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Friday, February 26, 2010

Jesus Doesn't Save the Polis: Colorado Springs Falling Apart

Colorado Springs shows what you get if buy theocracy and anti-government conservatism: collapse of basic public services. Blessings to Pandagon for discussing this Denver Post article on the capital of Western piety:

This tax-averse city is about to learn what it looks and feels like when budget cuts slash services most Americans consider part of the urban fabric.

More than a third of the streetlights in Colorado Springs will go dark Monday. The police helicopters are for sale on the Internet. The city is dumping firefighting jobs, a vice team, burglary investigators, beat cops — dozens of police and fire positions will go unfilled.

The parks department removed trash cans last week, replacing them with signs urging users to pack out their own litter.

Neighbors are encouraged to bring their own lawn mowers to local green spaces, because parks workers will mow them only once every two weeks. If that.

Water cutbacks mean most parks will be dead, brown turf by July; the flower and fertilizer budget is zero [Michael Booth, "Colorado Springs Cuts into Services Considered Basic by Many," Denver Post, 2010.02.01].

Think government is expensive? Try anarchy.

CNN updates with a Feb. 26 story. Note local businessman Chuck Fowler's article of faith that governments just don't work. So do you get rid of it, or do you fix it?


  1. Not every mayor or governor is a good businessperson, Cory. The problems in Colorado Springs have nothing to do with your headline or your thoughts. That's probably the strongest, wildest twist I've ever read in your blog and far below your abilities.

    The article in the Denver Post says, "Community business leaders have jumped into the budget debate, some questioning city spending on what they see as "Ferrari"-level benefits for employees and high salaries in middle management. Steve Bartolin wrote an open letter asking why the city spends $89,000 per employee, when his enterprise has a similar number of workers and spends only $24,000 on each."

    There's your problem! The City of Colorado Springs spends an average of $89,000 per employee versus $24,000 in private enterprise. Do you think they might be unionized, loaded with the same Cadillac benefit plans our Congress wants to tax?

    Poor fiscal management and an inability to plan for downturns is what hurt Colorado Springs. City government, just like State government, needs to be run like a business.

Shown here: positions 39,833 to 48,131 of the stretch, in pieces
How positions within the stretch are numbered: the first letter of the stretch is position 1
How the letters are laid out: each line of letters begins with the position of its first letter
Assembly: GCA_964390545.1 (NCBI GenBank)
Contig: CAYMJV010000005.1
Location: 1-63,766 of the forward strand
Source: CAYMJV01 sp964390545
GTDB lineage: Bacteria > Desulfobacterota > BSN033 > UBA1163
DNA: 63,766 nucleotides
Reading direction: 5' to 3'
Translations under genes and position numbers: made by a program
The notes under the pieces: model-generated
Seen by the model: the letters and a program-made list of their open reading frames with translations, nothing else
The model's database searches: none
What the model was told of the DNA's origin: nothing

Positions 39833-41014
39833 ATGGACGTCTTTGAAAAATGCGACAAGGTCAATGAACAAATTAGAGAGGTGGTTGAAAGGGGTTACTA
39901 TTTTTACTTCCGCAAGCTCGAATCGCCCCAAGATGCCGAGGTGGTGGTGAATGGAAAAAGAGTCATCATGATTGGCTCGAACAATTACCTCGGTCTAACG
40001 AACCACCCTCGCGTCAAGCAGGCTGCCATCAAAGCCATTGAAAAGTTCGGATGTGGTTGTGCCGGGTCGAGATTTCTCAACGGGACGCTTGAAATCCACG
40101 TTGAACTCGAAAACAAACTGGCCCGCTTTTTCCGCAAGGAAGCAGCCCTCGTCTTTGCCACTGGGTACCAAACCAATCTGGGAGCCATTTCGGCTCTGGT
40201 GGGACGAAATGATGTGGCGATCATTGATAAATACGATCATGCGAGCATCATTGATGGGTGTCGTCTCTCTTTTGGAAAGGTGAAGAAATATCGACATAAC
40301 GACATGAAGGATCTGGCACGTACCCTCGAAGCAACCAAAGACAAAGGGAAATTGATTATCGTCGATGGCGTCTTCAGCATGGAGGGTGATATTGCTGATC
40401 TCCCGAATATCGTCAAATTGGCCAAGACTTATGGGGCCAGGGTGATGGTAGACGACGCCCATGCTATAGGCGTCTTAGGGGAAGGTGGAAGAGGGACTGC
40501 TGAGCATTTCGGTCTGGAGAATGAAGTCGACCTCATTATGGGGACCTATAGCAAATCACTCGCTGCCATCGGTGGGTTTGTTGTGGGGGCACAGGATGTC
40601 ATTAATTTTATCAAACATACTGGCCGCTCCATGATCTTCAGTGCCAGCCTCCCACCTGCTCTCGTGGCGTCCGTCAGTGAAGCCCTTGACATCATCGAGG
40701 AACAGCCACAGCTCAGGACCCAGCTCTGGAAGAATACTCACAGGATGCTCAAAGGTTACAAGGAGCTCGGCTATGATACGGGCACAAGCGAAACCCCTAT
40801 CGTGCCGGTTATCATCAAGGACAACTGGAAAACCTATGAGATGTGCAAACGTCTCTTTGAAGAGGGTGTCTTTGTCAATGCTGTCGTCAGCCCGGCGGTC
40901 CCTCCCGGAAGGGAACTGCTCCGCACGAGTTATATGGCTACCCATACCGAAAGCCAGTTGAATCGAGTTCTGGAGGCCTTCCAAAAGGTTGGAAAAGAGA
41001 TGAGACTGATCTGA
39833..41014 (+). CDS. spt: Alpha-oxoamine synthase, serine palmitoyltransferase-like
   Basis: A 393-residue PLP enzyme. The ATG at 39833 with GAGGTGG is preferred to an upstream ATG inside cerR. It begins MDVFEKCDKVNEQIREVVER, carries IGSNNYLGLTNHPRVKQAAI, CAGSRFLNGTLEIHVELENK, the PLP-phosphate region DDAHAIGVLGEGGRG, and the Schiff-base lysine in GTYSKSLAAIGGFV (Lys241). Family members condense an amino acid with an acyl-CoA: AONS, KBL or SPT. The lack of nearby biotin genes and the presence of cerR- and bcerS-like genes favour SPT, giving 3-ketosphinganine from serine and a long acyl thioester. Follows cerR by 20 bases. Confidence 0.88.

2. No, Rod, not a stretch. Colorado Springs is loaded with Focus on the Family fundagelicals who think Jesus will save and that government is the devil. Their Grover-Norquist politics translate into crumbling public services.

    Mr. Bartolin epitomizes the hypocrisy of Colorado Springs piety. He rails against city employees receiving decent pay for important work while he makes huge profits by paying low wages that leave a family in poverty and make sure his workers can't afford to live in the same nice neighborhood as he does. Poverty wages show his focus is on anything but the family.

    Government is not a business. Citizens are not consumers. We are all neighbors working together to maintain a civil society with vital public services.

  3. Cory:

    Anarchy will usher in the End Days; the point driven home here: http://www.rapidcityjournal.com/news/article_70ba0b8e-242c-11df-886b-001cc4c002e0.html

    The common theme relating all your threads is easy to see; depression and despair compels the right-wing to hide behind their circled wagons awaiting Judgment, the left-wing is adapting their wagons into starships.

    CAH, keep up the exuberance!

  4. ...circling the wagons in their gated communities that their employees can't afford to live in...

  5. I've been to Colorado Springs and know that their decency standards run from one extreme to the other.

    Both Government and Private Enterprise have to be run as a business. The example in Colorado Springs shows exactly why deficit spending, the likes of which we've never seen before under our new President, Congress and Senate, will criple communities and states, large and small.

    Spending yourself popular doesn't work because the bill must eventually be paid, and that will be very painful as Colorado Springs is finding out, and the entire US will figure out quickly. History does repeat itself.

    We don't know that critic, Mr. Bartolin, is making huge profits in his business, but I will agree that $24,000 per employee if that includes wages and benefits, is critically low. On the other hand, $89,000 average salary for a city employee in Colorado Springs will do exactly what has happened...break the bank.

  6. Bartolin's 5-star Broadmoor has the money to fight raising the minimum wage for its employees. suppose a good Christian view says a man's labor isn't worth more than $5.15 an hour.


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